Calls for end to mass events for tourists increase as doctors threaten to strike

Calls for mass events to come to a halt, specifically those targeting party-goers from ‘high-risk’ countries, continue following a spike in COVID-19 cases in the past week, many of which resulted from a weekend-long event.

The total tally of active cases in Malta now totals 112, after a further 12 patients tested positive for COVID-19 in the last 24 hours.

On Wednesday, The Malta Entertainment and Arts Association (MEIA) echoed calls by medical professionals, language schools and even the Malta Employers’ Association saying mass events for which foreigners are flying to Malta must be stopped.

“Since the global cases did not slow down and the pandemic is still very active in other countries, we’re asking to stop all events with foreigners flying in specifically for such events, as they are more likely to spread the disease locally,” the association said in a statement.

Meanwhile, the Medical Association of Malta (MAM) has also called for the withdrawal of permits of events involving more than 10 people as of 3 August, warning that its members will strike and only perform emergency duties unless its demands are met.

The Association also criticised Tourism Minister Julia Farrugia Portelli and the Malta Tourism Authority (MTA) for promoting mass events actively “creating grave danger of a major and uncontrollable epidemic”, and statements made by Prime Minister Robert Abela which have “encouraged people not to comply with the recommendations of the Superintendent of Public Health”.

While other EU countries have cancelled this year’s festival season amid fears of increasing the COVID-19 spread, Malta is opening its doors to international festivals and mass events.

While some local events have been cancelled, there are at least five major events still scheduled for this summer. One of these events is BPM, which aims to attract some 20,000 British tourists to the Maltese Islands.

The local industry cannot be penalised for mass events publicised in Malta which are specifically targeted towards inbound revellers travelling to Malta from high-risk countries in Europe where such countries, like the UK, are not allowing mass events due to their high number of cases, the MEIA said.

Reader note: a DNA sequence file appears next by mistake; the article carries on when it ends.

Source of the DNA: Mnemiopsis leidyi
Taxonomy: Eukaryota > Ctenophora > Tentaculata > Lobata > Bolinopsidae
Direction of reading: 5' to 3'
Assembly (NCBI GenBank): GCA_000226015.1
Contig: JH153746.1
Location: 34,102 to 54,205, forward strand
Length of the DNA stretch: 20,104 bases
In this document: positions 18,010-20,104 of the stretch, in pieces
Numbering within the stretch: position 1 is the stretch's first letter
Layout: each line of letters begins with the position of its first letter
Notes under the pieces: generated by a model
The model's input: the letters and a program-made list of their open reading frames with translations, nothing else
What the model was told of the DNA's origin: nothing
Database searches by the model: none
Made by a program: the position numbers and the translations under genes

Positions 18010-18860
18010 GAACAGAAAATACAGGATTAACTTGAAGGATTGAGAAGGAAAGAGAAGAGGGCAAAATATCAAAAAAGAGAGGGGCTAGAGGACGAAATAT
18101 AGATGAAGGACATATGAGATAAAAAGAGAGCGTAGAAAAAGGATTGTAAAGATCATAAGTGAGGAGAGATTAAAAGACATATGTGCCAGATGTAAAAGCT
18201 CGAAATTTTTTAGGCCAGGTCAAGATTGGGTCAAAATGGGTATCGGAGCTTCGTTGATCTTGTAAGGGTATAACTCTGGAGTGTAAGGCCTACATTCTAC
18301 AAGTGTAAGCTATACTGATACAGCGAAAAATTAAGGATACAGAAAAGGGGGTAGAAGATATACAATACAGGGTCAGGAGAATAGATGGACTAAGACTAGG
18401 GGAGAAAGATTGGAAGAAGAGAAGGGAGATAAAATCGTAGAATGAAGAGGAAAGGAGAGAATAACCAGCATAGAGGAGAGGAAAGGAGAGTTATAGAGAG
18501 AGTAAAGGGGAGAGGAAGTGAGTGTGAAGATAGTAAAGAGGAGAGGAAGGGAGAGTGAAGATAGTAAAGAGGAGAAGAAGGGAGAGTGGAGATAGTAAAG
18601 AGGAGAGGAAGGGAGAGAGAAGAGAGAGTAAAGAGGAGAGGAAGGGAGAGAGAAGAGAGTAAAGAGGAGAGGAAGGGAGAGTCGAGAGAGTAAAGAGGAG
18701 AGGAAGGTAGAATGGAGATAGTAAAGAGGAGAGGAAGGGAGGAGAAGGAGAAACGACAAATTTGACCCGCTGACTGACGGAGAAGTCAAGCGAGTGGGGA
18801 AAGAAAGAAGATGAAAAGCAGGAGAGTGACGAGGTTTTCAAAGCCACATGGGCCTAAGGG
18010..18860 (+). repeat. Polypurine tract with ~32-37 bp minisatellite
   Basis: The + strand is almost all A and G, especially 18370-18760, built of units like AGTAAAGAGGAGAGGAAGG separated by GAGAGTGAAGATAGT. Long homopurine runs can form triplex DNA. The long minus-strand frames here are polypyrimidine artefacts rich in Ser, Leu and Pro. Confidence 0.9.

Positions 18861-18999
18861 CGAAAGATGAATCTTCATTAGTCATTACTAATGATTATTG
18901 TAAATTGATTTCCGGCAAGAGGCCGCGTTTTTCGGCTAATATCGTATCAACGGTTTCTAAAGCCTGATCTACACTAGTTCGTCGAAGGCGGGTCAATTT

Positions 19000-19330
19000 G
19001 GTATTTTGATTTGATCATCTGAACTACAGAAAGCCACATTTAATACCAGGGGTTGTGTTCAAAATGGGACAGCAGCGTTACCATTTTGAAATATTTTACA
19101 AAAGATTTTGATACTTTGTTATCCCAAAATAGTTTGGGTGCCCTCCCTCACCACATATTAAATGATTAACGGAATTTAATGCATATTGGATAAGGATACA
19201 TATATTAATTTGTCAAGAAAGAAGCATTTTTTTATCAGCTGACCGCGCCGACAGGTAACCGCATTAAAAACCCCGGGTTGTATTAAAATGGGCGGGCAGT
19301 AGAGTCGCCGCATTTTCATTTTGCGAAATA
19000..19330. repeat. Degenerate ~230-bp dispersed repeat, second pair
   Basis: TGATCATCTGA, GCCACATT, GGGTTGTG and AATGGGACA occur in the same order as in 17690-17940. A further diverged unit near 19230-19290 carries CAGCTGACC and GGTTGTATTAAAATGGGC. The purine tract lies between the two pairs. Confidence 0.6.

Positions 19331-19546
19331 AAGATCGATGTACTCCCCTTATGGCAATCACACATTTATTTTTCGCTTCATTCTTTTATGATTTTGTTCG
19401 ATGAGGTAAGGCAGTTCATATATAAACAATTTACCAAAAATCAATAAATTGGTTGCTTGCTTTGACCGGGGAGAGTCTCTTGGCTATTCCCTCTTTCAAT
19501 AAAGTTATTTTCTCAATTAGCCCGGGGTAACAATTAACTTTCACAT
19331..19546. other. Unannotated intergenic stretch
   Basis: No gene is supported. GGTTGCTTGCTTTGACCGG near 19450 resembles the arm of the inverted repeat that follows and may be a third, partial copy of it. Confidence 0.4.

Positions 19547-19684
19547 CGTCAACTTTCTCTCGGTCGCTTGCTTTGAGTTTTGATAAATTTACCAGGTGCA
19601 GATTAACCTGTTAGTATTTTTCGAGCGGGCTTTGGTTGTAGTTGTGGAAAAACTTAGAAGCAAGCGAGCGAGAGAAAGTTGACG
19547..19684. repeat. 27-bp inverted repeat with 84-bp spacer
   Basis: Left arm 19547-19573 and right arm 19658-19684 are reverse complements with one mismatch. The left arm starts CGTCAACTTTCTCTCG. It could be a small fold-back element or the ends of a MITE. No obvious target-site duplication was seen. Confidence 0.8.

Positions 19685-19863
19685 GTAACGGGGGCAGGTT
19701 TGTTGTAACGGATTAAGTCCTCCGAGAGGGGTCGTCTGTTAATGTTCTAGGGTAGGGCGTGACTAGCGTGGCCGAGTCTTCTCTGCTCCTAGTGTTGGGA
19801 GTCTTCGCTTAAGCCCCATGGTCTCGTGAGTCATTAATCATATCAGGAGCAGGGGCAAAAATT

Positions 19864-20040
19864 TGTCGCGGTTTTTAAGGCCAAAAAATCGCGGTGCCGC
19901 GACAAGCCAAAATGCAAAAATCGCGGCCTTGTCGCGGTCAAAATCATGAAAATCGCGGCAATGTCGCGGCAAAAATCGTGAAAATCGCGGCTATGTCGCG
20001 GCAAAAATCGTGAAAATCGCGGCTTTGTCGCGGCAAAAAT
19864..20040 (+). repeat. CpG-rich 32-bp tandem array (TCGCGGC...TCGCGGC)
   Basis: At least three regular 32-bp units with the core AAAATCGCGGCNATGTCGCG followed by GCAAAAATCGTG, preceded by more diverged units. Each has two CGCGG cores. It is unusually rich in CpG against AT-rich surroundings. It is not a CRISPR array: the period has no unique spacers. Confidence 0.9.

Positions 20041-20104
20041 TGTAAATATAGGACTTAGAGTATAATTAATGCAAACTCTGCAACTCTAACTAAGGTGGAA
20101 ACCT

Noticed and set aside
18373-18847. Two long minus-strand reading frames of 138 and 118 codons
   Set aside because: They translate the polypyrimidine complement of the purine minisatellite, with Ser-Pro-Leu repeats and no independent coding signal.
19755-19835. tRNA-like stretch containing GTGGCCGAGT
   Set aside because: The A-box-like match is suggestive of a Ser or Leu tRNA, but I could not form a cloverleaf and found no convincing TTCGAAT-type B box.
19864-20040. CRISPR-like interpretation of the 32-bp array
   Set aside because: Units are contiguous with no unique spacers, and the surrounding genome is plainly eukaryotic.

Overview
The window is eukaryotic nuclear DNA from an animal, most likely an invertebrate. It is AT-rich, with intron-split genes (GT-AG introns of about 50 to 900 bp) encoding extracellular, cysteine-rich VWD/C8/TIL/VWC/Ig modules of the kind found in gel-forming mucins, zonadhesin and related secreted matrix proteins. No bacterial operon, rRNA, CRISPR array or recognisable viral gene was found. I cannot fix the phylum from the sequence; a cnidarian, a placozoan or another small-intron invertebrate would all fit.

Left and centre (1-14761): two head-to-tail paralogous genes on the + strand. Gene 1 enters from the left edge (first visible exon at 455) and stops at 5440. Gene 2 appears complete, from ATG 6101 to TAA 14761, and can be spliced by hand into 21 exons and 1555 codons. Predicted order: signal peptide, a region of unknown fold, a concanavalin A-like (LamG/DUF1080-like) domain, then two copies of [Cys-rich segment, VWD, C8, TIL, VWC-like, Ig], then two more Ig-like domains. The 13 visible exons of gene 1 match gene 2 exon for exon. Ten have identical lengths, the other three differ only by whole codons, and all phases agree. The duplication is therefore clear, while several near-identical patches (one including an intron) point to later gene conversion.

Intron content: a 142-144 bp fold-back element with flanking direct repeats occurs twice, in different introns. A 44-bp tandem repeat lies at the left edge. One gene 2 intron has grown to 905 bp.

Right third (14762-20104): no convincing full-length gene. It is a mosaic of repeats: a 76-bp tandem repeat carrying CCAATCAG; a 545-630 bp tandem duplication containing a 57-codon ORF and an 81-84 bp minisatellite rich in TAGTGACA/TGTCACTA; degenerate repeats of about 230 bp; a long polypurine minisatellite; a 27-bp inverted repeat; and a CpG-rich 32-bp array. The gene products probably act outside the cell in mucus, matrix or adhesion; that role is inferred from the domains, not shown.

One festival, Escape 2 The Island, even states in the promotional video that “Malta saves the summer”. Such a contrast in leniency was picked up by the BBC, which deemed Malta’s “hope” to be 2020’s “festival hotspot” as “a parallel universe”.

In an article published on Wednesday, the British news channel highlighted the concerns raised if “loads of people piled onto the island” which has the UK on the “government’s green light travel list”, despite the pandemic still being active within the country.

On Tuesday, the UK reported 581 new cases and 119 deaths.

Artists performing at some of the events, DJs Friction and Eats Everything told Radio 1 Newsbeat they signed up because of assurances they have been given about safety, it said.

Event organiser Nicky Spiteri, from 365 Entertainment, the events company running the festivals told the news channel that Malta is happy to welcome the British people and that tourism plays “an important role in our economy” saying that such festivals can “save the season” of hotels, restaurants, taxi drivers and clubs.

The Shift reported on Sunday that the event organisers behind mass events this summer, regardless of public health concerns, are those being scrutinised by the Public Accounts Committee for receiving millions in MTA sponsorships in recent years, including 365 events organising events at the venue UNO in which the Zammit Tabonas of the Fortina Group also have a significant stake.

The BBC article questioned whether it is possible to social distance in a crowd, despite Spiteri’s reassurances.

The call to stop such gatherings is not the first of its kind. On Tuesday, 11 medical organisations, as well as the Malta Employers Association and the Malta College of Pathologists called for banning mass events.

The increase in new COVID-19 cases in Malta led to the posting of an online petition appealing to authorities to end all mass events. More than 14,000 people have signed the petition at the time of writing.

The MEIA also proposed a number of other measures to be taken with regards to the risk of mass events. These include that the maximum audience capacity is set to a ratio applied according to the size of the venue, with measures endorsed by the Health Authorities, as well as hoarding border or gate present at each event with a number of procedures including mandatory documentation of contact details, temperature control and use of masks or visors.

In its statement, it also called on the government to follow the guidelines and regulations as they should “apply to all and impact everyone equally”.


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